The Clergy if free to speak, free to minister to the conscience of the masses would have to speak out against violations of “God” laws and instructions”, they would have to speak out against ungodly conduct, they would have to speak out against evil conduct, they would have to speak out against infidels, they would have to speak out against sociopaths in the family, in the community, in the government, in business.

        The Sociopaths of the past and present hate conscience, they see conscience as a dictator, a religious fanatic, and restriction on their “Freedom and Liberty” to what ever the hell they please..

        Hitler was a “natural born” sociopath… from cradle to grave, unable to form a fully functional humane conscience. And he made his government into an unconscionable sociopathic government.

        One out of 25 persons are born sociopaths -from cradle to grave- unable to form a fully functional humane conscience.

        Don’t you think Humanity should restrict theses people from government office, from running for elected office…

        Only one government in the world screens all who run for elected office… and keeps sociopaths, and corporate agents out of government.

        Natural born sociopaths are sick people, they are born with a human psycho social pathology…..

        more later…

      • Ed January 20, 2012 at 11:46 am #

        Hitler was not an atheist, and Nazism was not an atheist political program. Though the idea that Hitler was an atheist is a talking point proffered by Christian apologists such as Dinesh D’Souza, that doesn’t make it true. Sometimes reference is made to Hitler’s ‘Table Talk’ to back this up, but a serious examination of those documents does not support the claim that he was an atheist — he did criticize certain forms of Christianity, but did not deny the existence of God, and took himself to be a true Christian (see “‘Hitler’s Table Talk': Troubling Finds” by Richard C. Carrier in German Studies Review, 26:3 [Oct 2003]: 561-576).*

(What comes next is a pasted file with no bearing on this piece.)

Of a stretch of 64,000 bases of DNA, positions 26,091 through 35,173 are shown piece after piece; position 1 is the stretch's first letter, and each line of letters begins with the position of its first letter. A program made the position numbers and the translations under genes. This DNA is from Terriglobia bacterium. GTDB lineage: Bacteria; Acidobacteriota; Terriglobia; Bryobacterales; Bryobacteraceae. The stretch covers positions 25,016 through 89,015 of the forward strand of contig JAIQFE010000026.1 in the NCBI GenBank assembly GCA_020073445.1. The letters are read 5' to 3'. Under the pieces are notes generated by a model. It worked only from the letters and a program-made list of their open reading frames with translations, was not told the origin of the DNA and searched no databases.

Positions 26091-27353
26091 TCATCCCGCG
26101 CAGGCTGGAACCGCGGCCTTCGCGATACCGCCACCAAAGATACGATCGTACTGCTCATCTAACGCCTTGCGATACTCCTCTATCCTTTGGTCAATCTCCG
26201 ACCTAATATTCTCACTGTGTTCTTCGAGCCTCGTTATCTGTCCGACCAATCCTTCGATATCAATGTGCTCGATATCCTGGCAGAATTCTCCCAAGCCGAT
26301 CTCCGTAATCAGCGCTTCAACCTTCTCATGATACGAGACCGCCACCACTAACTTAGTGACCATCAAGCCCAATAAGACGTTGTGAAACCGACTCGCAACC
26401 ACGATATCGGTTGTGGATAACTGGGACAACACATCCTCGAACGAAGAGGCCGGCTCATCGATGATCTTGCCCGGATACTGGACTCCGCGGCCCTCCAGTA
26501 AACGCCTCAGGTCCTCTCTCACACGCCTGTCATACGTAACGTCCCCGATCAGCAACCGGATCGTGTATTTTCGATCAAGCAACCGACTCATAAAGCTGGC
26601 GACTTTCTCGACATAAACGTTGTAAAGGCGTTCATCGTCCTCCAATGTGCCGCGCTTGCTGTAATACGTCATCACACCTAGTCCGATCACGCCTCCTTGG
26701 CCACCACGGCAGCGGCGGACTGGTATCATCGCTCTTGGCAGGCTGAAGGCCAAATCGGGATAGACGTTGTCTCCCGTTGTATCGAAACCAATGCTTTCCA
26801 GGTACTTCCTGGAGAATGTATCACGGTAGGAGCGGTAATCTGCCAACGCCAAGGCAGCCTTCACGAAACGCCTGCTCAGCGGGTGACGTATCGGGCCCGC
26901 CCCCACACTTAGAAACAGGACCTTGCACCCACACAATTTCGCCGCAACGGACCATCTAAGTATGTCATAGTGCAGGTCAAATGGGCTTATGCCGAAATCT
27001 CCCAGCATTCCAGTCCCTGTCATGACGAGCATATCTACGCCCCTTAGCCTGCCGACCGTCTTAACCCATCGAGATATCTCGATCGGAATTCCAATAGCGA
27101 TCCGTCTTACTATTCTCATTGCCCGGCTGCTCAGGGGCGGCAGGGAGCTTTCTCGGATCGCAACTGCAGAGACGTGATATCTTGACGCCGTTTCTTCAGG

* http://www.jstor.org/stable/1432747
        Furthermore, the Nazis were supported institutionally by both the Catholic and Protestant churches (the Nazis had treaties with the Vatican, for example). Occasionally individual Christians would oppose Nazism, but generally not the religious institutions themselves.
        As for the specifics of the Holocaust, many of those were already modeled one the one hand by the Catholic church in Spain and on the other (Protestant) hand, laid out almost point by point by Martin Luther (“What shall we Christians do with this rejected and condemned people, the Jews? […] First, to set fire to their synagogues or schools and to bury and cover with dirt whatever will not burn…” from “On the Jews and Their Lies,” 1543).

      • Pull My Finger January 20, 2012 at 3:04 pm #

        I think Hitler would be best described as an occultist, he certainly was not Christian and tolerated Christianity in as much as it toed the Nazi Party line and was useful in propogating his idels of Aryanism and Germanic traditions, unlike Lenin who active sought to clense the USSR of religion and create a truly atheistic state. He also tolerated Christianity in that it would contrast Nazi totalitarianism against Soviet totalitarianism.